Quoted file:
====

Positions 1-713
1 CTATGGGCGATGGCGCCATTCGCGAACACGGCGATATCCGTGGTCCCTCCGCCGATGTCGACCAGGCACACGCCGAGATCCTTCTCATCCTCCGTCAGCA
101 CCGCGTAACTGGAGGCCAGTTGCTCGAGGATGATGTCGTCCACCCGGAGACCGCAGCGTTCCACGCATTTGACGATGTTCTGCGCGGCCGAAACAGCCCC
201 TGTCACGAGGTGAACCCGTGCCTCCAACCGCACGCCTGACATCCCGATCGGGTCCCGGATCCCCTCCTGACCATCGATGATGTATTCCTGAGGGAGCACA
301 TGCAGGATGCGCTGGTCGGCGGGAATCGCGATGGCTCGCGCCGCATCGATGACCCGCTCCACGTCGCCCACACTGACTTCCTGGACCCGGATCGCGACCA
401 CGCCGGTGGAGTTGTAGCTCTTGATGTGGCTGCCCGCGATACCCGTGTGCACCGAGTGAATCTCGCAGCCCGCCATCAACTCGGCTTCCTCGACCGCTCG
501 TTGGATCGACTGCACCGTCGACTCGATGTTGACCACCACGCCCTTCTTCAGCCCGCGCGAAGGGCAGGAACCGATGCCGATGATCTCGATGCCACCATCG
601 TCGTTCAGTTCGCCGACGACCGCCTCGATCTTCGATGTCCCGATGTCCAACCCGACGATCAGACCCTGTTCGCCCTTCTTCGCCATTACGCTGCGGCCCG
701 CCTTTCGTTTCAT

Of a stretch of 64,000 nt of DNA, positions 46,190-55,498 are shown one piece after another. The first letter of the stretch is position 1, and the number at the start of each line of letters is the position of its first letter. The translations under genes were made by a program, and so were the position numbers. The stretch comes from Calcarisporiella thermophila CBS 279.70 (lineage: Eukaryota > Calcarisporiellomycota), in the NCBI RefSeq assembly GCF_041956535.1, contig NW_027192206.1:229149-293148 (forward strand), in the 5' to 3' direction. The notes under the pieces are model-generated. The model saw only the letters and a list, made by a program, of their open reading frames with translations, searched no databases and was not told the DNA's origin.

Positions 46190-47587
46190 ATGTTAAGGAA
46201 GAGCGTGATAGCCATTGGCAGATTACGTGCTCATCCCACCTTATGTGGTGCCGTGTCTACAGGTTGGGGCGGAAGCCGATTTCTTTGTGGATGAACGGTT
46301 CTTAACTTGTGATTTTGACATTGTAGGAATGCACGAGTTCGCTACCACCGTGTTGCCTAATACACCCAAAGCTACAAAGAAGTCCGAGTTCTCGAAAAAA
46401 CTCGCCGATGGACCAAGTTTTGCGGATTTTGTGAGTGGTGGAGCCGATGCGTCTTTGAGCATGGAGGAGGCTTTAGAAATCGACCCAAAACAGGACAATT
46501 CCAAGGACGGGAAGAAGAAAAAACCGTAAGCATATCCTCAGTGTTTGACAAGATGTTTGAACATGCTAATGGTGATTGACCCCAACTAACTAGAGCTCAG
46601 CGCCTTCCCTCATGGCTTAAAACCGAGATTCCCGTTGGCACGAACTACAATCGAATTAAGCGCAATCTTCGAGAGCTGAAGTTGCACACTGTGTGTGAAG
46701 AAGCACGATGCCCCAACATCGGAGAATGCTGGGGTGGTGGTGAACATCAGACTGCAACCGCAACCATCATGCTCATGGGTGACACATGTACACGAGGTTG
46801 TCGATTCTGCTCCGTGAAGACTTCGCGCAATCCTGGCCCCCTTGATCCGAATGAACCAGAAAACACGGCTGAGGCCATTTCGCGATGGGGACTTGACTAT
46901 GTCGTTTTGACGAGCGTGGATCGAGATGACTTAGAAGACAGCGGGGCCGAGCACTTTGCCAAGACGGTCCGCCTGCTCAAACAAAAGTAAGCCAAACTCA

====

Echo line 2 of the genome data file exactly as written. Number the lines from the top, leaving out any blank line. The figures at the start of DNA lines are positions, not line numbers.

1 CTATGGGCGATGGCGCCATTCGCGAACACGGCGATATCCGTGGTCCCTCCGCCGATGTCGACCAGGCACACGCCGAGATCCTTCTCATCCTCCGTCAGCA